Royal Albert Bridge Restoration Begins

Published: 01:46PM Jun 8th, 2011
By: Charles G. Woodland

Makeover for iconic Brunel bridge

Royal Albert Bridge Restoration Begins

The Royal Albert Bridge from Devon looking towards Saltash. Photo. CHARLES G. WOODLAND

For over 150 years, since 1859 Brunel’s iconic Royal Albert Bridge has spanned the River Tamar linking Devon and Cornwall, and after four years of planning Network Rail and their contractor Taziker Industrial on May 27 commenced two years of work on the bridge to replace approximately 50,000 bolts throughout the structure to ensure that it will continue to carry trains across the river for at least another century.

Mike Palmer, Network Rail Project Manager told The Railway Magazine that the £10 million scheme will see engineers spending over two million hours strengthening and repainting the bridge and bringing it back to its former glory. The two year time span is based on current assessments of the state of the bridge structure as the work may uncover additional repairs that are not part of the current plans.

At least £4 million will be spent on installing scaffolding to create four work sites on the structure that will run from both sides of the bridge towards the centre spans.

The project involves significant challenges as the Royal Albert Bridge must remain open to rail traffic during the work process. To the north is a site of special scientific interest, a conservation area to the south, residential properties on both sides of the working zone, plus water quality issues, weather conditions and contamination issues through grit blasting of the bridge due to lead based paints being used when the bridge was painted in the past.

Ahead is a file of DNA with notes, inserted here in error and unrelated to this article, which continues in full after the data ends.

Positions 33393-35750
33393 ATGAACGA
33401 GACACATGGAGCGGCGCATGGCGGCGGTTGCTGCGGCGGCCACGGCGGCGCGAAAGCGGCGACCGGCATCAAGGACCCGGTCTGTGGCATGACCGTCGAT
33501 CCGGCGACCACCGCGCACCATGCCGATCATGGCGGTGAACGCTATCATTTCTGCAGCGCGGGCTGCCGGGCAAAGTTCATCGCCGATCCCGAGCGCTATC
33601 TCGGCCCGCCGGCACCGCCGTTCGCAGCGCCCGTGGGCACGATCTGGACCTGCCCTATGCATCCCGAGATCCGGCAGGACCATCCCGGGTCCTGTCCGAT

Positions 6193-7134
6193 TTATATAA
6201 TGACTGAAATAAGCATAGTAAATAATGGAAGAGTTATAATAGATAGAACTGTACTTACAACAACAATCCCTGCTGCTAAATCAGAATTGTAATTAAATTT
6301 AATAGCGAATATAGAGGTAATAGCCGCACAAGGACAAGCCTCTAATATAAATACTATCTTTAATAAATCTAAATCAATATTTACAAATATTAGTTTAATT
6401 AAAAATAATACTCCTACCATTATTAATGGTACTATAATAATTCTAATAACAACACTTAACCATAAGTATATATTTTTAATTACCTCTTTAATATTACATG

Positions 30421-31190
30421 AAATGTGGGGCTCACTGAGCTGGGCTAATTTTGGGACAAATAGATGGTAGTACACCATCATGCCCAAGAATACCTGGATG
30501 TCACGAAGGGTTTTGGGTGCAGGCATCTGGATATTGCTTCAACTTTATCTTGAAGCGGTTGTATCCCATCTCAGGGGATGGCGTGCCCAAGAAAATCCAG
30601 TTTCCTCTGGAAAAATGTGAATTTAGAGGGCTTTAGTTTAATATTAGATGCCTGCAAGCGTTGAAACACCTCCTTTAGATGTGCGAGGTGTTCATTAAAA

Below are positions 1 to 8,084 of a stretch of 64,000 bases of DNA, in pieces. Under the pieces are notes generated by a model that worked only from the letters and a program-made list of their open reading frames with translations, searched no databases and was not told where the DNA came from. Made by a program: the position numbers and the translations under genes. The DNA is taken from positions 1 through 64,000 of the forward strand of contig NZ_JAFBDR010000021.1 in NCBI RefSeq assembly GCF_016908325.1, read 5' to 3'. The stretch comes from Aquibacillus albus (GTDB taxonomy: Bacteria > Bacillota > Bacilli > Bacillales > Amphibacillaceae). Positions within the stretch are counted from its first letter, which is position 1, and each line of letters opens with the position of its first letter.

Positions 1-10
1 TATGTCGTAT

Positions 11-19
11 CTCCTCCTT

In order to facilitate a safe working environment the scaffolding will be encapsulated to form a tunnel around the track, this has a number of purposes, protecting the trains, reducing noise and preventing anything falling from the structure. The current paintwork will be removed using grit blasting and mechanical preparation to bring the structure back to bare metal, to enable engineers to identify the areas needing repair and providing clean surfaces for painting. A feature of this work is to use enclosures that can be unhooked should wind speed increase to the extent work has to cease and prevent stress being put on the bridge

The project will see see over 50,000 new bolts installed, and over 100 tonnes of new steel work, more than 132 repairs to the load cross girders and similar work on 205 original cross girders. As part of the work being carried out strengthening steel work added in the structure in the 1960s/1970s will be removed as it is not believed to provide any benefit to the bridge.

The project has involved identifying the original colour that bridge was painted in 1859, and Network Rail plans to preserve two one metre square patches of the existing paint layers for posterity. Over the life time of the bridge it has been painted on 20 separate occasions but the new paint should last 25 years.

The final colour chosen is Goose Grey which is the same as applied to the bridge in 1952 when the structure was Grade 1 listed - the original colour scheme identified by paint analyst Patrick Baty following work in 2009 was off-white.However this was considered environmentally too garish and the 1952 colour was chosen.

The bridge will require 35,000 litres of paint from a UK manufacturer and to ensure consistency will all be from a single batch, and the end result will be that Brunel’s iconic masterpiece will continue carrying trains to the west for another century.

 

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